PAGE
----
Introduction to shell for Beginners

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This article is under construction.

Overview

The shell is one of the best methods for advanced management of your SuperX or any GNU/Linux based operating system. A shell is a command interpreter that interprets commands typed through the keyboard. SuperX offers a lot of choices when it comes to shells and the default on is Bash (Bourne Again SHell).

Launching a Shell

Launching the shell is easy. All you need to do is open the application launcher and click Konsole. You shall be presented with a prompt(usually represented with the $ sign) where you can type in some command.

Basic Commands

Directory Browsing

Introduction

Directory browsing through command line is easy and essential. To be able to do that we have the Unix command cd. It works as:

$ cd <path/to/directory>

where, <path/to/directory> is the name of the directory you want to switch to.

Example:

$ cd /etc

You can always print the name of the present working directory in the shell:

$ pwd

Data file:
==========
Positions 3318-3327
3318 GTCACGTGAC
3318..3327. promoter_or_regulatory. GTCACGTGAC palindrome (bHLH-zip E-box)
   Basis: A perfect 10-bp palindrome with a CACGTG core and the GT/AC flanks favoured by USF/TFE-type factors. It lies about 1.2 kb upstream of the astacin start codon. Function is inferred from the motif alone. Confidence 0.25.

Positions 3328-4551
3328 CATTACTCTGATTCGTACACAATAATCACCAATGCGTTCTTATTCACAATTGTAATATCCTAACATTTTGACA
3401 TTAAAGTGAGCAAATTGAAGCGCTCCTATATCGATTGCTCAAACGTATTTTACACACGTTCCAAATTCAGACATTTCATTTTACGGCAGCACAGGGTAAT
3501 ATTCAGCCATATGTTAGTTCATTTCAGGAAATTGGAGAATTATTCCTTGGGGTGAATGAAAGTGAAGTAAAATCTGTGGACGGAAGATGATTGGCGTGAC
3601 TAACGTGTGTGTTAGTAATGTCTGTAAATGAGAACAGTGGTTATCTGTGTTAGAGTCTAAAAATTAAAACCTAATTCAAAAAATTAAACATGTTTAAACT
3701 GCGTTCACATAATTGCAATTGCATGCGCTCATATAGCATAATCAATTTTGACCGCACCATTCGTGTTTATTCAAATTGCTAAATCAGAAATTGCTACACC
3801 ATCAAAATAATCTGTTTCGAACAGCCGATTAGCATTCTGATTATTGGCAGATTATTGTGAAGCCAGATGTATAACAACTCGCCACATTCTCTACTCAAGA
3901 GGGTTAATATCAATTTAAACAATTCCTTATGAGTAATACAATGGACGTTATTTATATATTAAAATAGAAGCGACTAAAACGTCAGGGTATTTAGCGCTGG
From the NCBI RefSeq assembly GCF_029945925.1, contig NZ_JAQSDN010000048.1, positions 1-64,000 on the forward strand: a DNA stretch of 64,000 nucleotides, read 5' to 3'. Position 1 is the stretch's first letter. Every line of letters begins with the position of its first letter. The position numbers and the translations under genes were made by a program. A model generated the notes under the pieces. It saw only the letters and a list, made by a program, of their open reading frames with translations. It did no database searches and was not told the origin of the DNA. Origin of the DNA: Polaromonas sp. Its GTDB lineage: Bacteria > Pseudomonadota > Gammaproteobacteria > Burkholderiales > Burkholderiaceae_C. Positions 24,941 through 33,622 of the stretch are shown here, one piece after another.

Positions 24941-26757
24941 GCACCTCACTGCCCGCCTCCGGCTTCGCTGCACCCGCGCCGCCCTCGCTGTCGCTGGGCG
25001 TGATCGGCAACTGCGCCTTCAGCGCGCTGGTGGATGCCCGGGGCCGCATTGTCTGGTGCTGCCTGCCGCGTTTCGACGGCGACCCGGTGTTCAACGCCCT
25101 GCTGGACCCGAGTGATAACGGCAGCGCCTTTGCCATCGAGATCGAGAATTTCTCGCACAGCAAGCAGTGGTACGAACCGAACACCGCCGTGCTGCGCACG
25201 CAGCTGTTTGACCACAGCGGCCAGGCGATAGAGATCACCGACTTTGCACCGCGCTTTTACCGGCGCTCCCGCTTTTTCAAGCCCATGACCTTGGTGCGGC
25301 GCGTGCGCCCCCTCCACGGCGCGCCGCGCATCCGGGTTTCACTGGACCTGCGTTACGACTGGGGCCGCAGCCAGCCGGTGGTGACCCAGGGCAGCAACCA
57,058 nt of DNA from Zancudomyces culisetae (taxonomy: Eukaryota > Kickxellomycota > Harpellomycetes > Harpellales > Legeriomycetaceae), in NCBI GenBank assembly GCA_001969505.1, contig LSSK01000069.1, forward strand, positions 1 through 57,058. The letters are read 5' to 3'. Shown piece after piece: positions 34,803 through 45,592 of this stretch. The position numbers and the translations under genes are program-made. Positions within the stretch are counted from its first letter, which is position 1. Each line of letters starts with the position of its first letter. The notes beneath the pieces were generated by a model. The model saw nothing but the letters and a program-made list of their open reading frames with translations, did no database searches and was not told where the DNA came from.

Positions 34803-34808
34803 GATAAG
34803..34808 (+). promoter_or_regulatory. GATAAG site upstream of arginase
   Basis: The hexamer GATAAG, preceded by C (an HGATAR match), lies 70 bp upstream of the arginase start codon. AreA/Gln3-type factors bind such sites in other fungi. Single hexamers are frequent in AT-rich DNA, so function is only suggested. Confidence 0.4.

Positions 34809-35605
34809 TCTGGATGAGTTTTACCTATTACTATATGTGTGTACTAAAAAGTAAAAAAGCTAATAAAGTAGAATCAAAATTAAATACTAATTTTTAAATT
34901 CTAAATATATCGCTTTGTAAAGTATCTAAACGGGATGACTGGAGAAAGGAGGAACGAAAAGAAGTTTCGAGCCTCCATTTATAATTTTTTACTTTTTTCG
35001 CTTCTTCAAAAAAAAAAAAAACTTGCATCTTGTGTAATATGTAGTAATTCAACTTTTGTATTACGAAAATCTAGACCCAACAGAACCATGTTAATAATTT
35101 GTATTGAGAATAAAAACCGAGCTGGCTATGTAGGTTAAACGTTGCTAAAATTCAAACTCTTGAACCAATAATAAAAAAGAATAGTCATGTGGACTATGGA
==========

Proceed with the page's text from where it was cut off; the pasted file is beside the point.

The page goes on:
Absolute and Relative Paths

The concept of absolute and relative paths might help to better understand how directory browsing can be performed within the shell.

Absolute Paths

Any path that starts with the '/' (without the quotes) sign indicates an absolute path. In other words we can say that, an absolute path is a complete path starting from the beginning of the actual filesystem from the '/' directory.

For example:

/etc
/home
/etc/X11
/usr/share/applications

All in the above example are absolute paths.

Relative Paths

Relative path is defined as path related to the present working directory. Suppose you are inside the '/home' directory and within this directory there is a sub-directory named 'superx_user'. Also within the 'superx_user' directory there is another sub-directory named 'Documents'. The relative path of the 'Documents' directory with respect to '/home' would be:

superx_user/Documents

Note: The path does not start with a '/' sign.

Examples

One can jump to the user home directory (indicated by the '~/' sign in Unix or Linux shells):

$ cd ~/

or Simply:

$ cd

Go to any sub-directory (ex. Documents) under the user home (~/) directory:

$ cd ~/Documents

Go back to the parent directory:

$ cd ..

Jump to the previous directory:

$ cd -

The following command will let you remain in the same directory:

$ cd .

Try these examples in the shell and see what happens.